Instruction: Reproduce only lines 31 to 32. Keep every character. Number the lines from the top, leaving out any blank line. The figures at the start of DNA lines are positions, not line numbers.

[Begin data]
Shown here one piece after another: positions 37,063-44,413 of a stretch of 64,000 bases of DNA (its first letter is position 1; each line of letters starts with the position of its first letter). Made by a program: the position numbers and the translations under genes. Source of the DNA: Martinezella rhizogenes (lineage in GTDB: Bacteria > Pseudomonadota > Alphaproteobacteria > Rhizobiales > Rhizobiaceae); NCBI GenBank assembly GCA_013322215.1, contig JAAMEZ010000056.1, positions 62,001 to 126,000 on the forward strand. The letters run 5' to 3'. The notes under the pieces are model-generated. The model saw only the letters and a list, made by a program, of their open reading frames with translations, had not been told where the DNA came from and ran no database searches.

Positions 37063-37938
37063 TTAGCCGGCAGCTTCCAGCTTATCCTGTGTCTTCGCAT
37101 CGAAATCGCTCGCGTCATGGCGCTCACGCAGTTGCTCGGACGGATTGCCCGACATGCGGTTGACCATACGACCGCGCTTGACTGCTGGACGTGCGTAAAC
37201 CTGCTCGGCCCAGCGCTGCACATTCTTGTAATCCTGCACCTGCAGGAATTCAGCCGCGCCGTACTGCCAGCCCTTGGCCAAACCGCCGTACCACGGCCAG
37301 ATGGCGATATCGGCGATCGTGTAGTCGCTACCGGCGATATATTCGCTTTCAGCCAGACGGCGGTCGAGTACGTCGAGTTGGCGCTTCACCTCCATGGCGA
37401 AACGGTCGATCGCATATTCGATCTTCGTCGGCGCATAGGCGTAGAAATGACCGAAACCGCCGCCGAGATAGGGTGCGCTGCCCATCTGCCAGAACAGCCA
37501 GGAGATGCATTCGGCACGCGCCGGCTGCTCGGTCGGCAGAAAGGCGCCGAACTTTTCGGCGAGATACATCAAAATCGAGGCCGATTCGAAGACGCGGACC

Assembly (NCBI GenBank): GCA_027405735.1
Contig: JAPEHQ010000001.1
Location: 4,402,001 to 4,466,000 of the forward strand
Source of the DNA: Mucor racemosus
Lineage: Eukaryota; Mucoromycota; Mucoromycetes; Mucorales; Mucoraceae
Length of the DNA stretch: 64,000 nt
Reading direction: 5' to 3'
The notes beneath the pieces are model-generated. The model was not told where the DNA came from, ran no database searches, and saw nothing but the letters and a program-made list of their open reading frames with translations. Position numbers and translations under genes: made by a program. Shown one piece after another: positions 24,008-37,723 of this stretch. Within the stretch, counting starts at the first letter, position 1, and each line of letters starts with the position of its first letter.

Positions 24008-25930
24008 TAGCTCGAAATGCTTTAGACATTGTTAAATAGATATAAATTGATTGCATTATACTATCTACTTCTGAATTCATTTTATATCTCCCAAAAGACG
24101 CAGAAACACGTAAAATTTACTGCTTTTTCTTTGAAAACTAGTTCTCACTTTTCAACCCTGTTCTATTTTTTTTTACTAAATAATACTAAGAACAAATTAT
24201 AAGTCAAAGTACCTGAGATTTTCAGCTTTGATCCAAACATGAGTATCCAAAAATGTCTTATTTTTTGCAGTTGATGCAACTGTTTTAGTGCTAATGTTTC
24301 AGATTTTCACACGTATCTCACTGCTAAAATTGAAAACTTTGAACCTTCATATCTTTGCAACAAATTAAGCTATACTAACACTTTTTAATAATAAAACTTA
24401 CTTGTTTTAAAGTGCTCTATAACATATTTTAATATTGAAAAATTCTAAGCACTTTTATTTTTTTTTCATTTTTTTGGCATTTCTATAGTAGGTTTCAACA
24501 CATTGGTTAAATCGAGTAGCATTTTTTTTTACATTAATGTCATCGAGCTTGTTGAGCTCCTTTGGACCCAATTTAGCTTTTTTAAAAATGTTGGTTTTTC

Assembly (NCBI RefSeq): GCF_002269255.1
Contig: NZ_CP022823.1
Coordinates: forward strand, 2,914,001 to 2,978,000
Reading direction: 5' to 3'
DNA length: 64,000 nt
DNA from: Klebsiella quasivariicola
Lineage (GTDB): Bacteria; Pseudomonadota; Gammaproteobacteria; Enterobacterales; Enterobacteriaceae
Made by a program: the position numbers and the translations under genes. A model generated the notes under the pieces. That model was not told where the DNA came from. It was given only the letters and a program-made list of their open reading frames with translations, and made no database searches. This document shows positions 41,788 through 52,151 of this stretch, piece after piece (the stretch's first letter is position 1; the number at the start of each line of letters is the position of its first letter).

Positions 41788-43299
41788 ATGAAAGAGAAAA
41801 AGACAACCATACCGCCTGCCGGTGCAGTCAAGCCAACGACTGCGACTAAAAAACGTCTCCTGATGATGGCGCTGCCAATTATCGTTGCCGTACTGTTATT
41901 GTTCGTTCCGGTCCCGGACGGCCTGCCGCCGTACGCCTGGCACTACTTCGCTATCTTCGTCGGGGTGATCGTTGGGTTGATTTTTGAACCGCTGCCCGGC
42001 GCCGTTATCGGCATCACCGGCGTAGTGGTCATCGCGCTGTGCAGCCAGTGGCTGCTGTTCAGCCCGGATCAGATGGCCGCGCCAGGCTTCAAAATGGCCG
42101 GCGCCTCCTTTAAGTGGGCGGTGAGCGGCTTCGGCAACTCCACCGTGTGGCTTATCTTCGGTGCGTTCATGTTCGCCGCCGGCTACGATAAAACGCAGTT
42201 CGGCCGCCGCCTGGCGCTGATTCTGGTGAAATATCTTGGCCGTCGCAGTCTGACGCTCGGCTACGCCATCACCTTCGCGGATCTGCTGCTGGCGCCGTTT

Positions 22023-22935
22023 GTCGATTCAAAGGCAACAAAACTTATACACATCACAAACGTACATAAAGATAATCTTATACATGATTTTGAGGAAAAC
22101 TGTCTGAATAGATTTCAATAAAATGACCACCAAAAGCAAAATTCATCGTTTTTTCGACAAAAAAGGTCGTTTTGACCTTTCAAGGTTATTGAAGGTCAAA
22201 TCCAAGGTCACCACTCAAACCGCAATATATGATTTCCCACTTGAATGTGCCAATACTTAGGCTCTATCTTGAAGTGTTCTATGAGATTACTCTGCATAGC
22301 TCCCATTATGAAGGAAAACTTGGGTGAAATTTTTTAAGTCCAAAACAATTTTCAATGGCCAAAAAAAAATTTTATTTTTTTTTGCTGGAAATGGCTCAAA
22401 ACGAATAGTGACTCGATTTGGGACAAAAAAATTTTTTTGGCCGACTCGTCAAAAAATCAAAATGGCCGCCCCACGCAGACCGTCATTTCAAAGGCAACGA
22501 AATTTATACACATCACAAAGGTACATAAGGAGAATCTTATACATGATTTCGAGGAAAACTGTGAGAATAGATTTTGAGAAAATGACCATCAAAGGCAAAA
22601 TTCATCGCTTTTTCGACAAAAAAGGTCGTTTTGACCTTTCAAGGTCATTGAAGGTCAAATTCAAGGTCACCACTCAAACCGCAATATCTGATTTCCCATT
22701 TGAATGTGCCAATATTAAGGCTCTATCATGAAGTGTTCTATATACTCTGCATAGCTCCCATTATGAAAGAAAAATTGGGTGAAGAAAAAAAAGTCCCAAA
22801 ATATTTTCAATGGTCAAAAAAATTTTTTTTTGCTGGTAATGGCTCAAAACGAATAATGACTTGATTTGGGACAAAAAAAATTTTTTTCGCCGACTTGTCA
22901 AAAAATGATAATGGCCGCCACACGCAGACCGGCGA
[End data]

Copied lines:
Made by a program: the position numbers and the translations under genes. A model generated the notes under the pieces. That model was not told where the DNA came from. It was given only the letters and a program-made list of their open reading frames with translations, and made no database searches. This document shows positions 41,788 through 52,151 of this stretch, piece after piece (the stretch's first letter is position 1; the number at the start of each line of letters is the position of its first letter).

Positions 41788-43299